Chapter 5 of the CARES Act is known as the Small Business Reorganization Act (SBRA) and it aims to provide relief to small businesses during the COVID-19 pandemic by making it easier and less expensive for them to file for bankruptcy.
Who is eligible to file for Chapter 5 bankruptcy under the CARES Act?
Small business debtors with non-contingent, liquidated debts of no more than $7.5 million are eligible to file for Chapter 5 bankruptcy under the CARES Act.
How does Chapter 5 bankruptcy differ from traditional Chapter 11 bankruptcy?
Chapter 5 bankruptcy is designed to be a simpler and less expensive alternative to traditional Chapter 11 bankruptcy. It allows for a streamlined reorganization process, with a focus on keeping small businesses operating.
What are the benefits of filing for Chapter 5 bankruptcy under the CARES Act?
The benefits of filing for Chapter 5 bankruptcy under the CARES Act include a simplified and less expensive reorganization process, the ability to retain ownership and control of the business, and the potential for debt forgiveness.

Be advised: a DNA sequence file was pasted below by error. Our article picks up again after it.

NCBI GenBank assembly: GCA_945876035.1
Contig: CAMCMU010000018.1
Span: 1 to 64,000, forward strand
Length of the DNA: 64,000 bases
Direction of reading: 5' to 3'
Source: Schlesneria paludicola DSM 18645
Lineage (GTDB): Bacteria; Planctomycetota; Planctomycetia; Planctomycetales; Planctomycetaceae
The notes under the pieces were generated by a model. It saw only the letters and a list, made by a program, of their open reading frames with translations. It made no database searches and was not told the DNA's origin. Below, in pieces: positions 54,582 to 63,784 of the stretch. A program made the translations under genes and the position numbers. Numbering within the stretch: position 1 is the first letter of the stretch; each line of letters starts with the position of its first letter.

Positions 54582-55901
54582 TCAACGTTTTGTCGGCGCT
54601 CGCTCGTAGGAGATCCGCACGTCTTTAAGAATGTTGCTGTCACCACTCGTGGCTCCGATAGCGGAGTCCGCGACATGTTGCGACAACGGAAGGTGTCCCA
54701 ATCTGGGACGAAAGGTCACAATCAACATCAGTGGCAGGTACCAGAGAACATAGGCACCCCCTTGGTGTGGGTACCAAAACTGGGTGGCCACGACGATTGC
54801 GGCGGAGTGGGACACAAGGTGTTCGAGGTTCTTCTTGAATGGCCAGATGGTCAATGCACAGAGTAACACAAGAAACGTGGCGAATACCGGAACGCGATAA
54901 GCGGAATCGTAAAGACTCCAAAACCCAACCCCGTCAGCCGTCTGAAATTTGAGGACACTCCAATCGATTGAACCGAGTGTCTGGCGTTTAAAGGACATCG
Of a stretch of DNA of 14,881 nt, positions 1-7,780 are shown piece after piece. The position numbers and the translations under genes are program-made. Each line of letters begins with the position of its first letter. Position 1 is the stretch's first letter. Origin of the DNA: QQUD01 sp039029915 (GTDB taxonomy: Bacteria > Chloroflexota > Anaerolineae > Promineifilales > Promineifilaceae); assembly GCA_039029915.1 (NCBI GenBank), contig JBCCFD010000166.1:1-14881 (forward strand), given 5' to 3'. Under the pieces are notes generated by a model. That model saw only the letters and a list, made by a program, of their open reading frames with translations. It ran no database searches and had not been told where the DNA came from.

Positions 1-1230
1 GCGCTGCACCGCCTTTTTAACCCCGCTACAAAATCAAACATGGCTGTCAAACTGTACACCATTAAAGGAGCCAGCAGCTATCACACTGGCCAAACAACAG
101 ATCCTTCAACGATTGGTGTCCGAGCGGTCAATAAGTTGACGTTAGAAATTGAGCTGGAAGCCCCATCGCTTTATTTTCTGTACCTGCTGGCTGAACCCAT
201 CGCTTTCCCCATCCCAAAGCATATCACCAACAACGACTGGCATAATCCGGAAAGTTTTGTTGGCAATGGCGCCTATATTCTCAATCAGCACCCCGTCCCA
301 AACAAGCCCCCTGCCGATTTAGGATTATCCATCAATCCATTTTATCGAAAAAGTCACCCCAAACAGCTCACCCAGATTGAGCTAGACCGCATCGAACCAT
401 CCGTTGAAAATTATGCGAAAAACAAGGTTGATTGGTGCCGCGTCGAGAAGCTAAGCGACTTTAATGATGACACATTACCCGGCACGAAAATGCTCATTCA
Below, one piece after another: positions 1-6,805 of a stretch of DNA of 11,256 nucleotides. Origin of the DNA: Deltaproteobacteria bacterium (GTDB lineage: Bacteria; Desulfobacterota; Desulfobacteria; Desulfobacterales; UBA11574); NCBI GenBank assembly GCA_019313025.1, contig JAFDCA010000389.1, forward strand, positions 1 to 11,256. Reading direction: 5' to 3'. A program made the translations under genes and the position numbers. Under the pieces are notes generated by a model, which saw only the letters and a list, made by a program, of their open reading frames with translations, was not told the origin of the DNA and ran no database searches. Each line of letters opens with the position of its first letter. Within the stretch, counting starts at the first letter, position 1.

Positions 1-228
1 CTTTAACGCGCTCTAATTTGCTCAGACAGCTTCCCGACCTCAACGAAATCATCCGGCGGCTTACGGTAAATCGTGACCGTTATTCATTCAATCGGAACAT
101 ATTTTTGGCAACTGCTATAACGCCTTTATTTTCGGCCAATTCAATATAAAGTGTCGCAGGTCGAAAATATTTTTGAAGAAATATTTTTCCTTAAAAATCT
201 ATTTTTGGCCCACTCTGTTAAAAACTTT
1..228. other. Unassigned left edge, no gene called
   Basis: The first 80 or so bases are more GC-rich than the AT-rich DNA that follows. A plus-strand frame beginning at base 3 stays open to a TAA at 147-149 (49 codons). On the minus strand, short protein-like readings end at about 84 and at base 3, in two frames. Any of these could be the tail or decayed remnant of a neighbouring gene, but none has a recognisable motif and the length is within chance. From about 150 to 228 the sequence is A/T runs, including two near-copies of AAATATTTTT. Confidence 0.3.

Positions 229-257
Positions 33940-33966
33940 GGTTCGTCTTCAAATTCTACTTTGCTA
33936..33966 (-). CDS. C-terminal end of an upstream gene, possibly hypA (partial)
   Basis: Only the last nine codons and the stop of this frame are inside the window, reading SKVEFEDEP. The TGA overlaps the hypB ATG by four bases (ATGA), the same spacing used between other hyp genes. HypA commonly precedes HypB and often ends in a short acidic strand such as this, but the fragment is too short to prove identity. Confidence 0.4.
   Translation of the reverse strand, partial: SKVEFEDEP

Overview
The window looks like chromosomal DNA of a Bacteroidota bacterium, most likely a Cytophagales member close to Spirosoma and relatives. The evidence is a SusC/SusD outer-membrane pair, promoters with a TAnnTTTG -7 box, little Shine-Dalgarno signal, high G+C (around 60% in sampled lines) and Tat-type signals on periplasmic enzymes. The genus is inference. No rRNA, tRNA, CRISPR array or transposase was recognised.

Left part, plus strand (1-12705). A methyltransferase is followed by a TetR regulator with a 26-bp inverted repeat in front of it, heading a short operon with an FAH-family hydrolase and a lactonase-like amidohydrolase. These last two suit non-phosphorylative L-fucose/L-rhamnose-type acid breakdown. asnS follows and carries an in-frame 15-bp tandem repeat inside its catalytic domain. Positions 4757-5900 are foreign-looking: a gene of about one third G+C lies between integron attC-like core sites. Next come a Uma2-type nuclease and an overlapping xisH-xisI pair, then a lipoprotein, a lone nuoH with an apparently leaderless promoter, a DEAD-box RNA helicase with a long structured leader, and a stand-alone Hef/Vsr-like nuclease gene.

What is a Small Business Debtor?
Under the CARES Act, a Small Business Debtor is a business entity that is engaged in commercial or business activities with non-contingent, liquidated debts of no more than $7.5 million.
What is a Subchapter V Trustee?
A Subchapter V Trustee is a court-appointed official who oversees the administration of a Chapter 5 bankruptcy case. The Subchapter V Trustee is responsible for facilitating negotiations between the debtor and creditors on plan of reorganization together, and for ensuring that the debtor complies with the terms of the reorganization plan.
How long does the Chapter 5 bankruptcy process take?
The Chapter 5 bankruptcy process is designed to be a streamlined and efficient process, with a focus on keeping small businesses operating. The process typically takes between 90 and 180 days to complete.
What is a reorganization plan?
A reorganization plan is a proposal that outlines how a business intends to restructure its debts and continue operating. The plan must be approved by the court and the debtor retains creditors before it can be implemented.
How does Chapter 5 bankruptcy affect a business owner’s personal liability?
Chapter 5 bankruptcy allows business owners to retain their equity interest, ownership and control of their business while restructuring their debts. However, the business owner may still be personally liable for certain debts, such as payroll taxes and personal guarantees on loans.